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Any Media over Any Network Part 3 - NDI simplifying Professional AV

amd_adaptivecomputing
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Editor’s Note: This content is contributed by Gordon Lau, Systems Architect - Pro AV, Broadcast, and Consumer.

 

Introduction

The multimedia needs of today’s modern house of worship, enterprise workplace, and even professional video studio has grown significantly in the past 10 years. Today’s content creators demand equipment and infrastructure that supports high-quality, low-latency video free from the restrictions imposed by traditional baseband video interfaces such as HDMI™, DisplayPort™, or SDI.  Creators want long transmission distances, multi-channel video, and flexible routing of audio and video essences, just to name a few.  With the transition to IP-based flows, audio, video, and data can now be combined onto a single Ethernet cable where the content can be edited, separated, combined, and transported across IP networks locally and globally.  While there are several options in the market to accomplish this, one of the protocols in the market gaining momentum because of its performance and simplicity is Network Device Interface, also known as NDI®.

 

Networking media is hard, what makes NDI so easy?

 

Today’s high-definition broadcast media content can be as much as 3 Gigabits/second of data, and UHD 4K content is four times that amount! Even the simplest of studios utilize other features in the content creation process such as managing and combining audio, signaling (such as tally lights), audio return channels, and subtitling, all of which can complicate things further!  Networking engineers can tell you that managing these sorts of bandwidths, while balancing the needs of low-latency, high quality, and frame-synchronized audio and video used to be very challenging. How does NDI solve many of these challenges to support modern IP-based production workflows of streamers and broadcasters alike?

NDI solves many of the networking basics for content creators by automating network/device discovery and registration.  The protocol does this via mDNS (multicast Domain Name System), allowing for all endpoints such as cameras, displays, and switchers to automatically detect and work with other devices on the same subnet, removing the need for device setup and registration. To expand beyond the local network, NDI has a free tools suite which contains utilities to implement a mDNS gateway that makes it easy to move NDI streams globally!

To address the large bandwidth required by video, NDI offers two formats: NDI High Bandwidth and NDI|HX. NDI High Bandwidth utilizes a lightweight Intraframe codec called SpeedHQ (SHQ) which has been proven to provide high-quality video from its use in broadcast contribution. The high efficiency format, NDI|HX, is based on H.264 (AVC) and H.265 (HEVC) codecs which can be used for recording or long-distance transmission since it utilizes approximately 1/10th of SHQ’s bandwidth. The most updated version of the NDI|HX format, NDI|H3, takes efficiency to a new level, moving video with an overall quality similar to that of NDI High Bandwidth but using significantly less bandwidth (around 80 Mbps). A typical HD and UHD NDI high bandwidth stream are approximately 125Mbps and 350Mbps respectively, delivered in less than one field of latency, allowing for multiple streams of audio/video to be carried easily over standard 1Gbps networks. In addition to just the audio/video payload, NDI also accommodates additional data to enable features such as bi-directional data for essential tools (such as tally and PTZ controls), or flexible routing to enable audio return channels for stage direction, to name a few.  The latest NDI Tools suite contains utilities like test pattern sources and studio monitors, as well as other more powerful features to enable webcam, desktop, or VLC content available as NDI streams. The tools suite also includes plugins for industry standard tools such as Adobe® After Effects and Adobe Premier.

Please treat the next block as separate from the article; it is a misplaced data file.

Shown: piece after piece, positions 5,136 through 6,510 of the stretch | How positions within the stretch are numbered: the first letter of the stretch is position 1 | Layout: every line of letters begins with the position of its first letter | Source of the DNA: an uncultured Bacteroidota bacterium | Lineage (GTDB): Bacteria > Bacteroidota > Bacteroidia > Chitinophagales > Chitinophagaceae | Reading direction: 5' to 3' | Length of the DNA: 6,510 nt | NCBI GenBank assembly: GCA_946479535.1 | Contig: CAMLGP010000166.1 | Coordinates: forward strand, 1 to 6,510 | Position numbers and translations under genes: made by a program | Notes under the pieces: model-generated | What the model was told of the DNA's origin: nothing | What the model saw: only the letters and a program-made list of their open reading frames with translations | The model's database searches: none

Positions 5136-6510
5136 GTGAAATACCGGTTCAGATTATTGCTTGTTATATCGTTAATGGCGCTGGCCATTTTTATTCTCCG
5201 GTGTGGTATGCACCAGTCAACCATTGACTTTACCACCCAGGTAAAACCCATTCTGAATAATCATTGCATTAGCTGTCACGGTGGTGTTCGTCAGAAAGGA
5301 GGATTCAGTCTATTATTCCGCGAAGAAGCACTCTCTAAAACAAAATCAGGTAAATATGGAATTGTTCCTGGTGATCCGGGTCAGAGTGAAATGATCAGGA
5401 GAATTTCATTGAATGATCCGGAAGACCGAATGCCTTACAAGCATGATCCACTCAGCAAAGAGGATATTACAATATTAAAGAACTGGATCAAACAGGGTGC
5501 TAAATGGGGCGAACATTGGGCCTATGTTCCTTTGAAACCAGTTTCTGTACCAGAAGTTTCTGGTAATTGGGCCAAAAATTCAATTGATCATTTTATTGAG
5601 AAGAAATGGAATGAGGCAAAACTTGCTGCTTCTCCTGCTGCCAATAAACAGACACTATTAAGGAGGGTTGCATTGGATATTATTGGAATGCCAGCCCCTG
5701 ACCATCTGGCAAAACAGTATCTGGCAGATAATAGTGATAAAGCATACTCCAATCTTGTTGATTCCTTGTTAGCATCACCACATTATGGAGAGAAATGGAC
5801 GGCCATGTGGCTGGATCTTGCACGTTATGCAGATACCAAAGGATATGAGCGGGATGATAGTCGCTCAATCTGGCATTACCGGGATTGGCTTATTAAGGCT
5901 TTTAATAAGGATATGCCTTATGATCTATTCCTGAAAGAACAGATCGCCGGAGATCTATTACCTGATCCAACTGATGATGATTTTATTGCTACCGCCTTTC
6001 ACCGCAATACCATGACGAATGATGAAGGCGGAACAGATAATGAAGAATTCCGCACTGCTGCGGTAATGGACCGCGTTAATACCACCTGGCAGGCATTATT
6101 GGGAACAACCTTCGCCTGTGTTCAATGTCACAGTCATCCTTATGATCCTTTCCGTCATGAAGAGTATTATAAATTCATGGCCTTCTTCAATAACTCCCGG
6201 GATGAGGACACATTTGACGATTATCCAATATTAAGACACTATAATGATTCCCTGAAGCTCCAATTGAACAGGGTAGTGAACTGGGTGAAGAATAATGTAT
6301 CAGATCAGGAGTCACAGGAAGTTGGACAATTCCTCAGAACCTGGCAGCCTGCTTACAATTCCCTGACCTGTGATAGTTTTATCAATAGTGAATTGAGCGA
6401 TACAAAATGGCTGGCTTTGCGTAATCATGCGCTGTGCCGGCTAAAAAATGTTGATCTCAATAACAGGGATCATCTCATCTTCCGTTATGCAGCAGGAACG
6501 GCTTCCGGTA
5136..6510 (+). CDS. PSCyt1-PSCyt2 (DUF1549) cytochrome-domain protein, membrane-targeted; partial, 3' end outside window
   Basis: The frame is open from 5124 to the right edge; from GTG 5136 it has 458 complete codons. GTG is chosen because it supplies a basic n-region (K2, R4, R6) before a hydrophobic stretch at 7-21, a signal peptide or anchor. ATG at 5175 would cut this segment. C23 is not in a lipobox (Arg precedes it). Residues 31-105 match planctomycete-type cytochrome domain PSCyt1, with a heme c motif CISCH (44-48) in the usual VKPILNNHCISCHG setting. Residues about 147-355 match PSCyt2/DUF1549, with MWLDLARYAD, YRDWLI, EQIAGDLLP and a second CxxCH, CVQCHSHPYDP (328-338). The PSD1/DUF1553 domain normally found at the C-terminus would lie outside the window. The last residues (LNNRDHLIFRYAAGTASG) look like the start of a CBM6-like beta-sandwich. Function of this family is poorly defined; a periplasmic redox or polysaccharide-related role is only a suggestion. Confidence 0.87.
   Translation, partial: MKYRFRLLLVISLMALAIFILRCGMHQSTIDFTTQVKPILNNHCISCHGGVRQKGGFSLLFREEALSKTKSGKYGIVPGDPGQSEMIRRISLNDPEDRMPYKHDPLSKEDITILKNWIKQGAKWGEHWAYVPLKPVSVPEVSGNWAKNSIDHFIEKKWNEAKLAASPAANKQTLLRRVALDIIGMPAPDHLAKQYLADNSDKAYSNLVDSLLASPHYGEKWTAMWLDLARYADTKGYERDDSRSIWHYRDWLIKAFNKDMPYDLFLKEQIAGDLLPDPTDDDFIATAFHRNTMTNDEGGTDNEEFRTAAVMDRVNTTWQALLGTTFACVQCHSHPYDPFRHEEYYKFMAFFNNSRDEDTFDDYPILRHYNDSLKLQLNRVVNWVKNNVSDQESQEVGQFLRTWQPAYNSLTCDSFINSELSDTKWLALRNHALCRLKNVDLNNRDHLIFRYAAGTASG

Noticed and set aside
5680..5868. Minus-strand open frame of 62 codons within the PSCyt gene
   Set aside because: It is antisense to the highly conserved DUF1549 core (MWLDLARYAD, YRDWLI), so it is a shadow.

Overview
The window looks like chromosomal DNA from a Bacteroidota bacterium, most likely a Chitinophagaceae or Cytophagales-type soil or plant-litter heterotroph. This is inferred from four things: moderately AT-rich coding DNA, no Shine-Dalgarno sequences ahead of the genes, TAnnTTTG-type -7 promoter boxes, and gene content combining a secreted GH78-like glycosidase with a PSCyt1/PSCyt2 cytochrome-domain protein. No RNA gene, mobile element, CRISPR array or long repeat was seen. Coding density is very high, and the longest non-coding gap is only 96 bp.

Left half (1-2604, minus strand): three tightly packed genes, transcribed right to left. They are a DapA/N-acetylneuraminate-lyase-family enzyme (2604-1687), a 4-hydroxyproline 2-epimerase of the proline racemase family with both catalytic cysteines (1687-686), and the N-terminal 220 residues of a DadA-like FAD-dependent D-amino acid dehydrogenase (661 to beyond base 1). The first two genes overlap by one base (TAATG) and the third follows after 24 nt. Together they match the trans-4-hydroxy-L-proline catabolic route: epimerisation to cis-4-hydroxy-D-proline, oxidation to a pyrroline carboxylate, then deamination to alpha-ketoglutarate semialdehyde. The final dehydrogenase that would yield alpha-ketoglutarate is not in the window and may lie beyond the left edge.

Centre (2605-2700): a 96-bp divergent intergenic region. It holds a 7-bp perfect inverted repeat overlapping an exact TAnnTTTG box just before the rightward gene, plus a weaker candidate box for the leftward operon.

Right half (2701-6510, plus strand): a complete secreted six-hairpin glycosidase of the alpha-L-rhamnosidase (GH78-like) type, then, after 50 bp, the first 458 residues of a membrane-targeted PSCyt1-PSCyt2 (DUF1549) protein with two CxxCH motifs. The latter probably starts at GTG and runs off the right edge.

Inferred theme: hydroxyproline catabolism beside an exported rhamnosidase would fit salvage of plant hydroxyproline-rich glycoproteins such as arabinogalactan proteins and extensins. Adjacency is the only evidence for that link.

Fig 1: NDI on the AMD booth at ISE2023. Lumens and BirdDog NDI cameras, Magewell and Kiloview NDI<>HDMI converters, and SWIT NDI monitor all connected and controlled via a NewTek Tricaster.Fig 1: NDI on the AMD booth at ISE2023. Lumens and BirdDog NDI cameras, Magewell and Kiloview NDI<>HDMI converters, and SWIT NDI monitor all connected and controlled via a NewTek Tricaster.

 

How to integrate NDI into my product today?

NDI has partnered with AMD to provide NDI high bandwidth implementations on both AMD 28nm Zynq™ 7000 devices, and 16nm Zynq™ Ultrascale+™ MPSoC devices, with an Advanced SDK to enable developers to easily integrate NDI and get to market quickly. NDI takes full advantage of AMD in programmable logic for the SHQ codec, combined with the full-featured processing subsystem to enable a highly integrated, cost-effective solution today! For customers looking for a hardware module to integrate NDI, an AMD KRIA™ SOM can support NDI integration onto your product using the provided pre-built NDI feature on the app store. Contact the NDI team today for more information, or check out their website (https://www.ndi.tv/).

 

References

 

 

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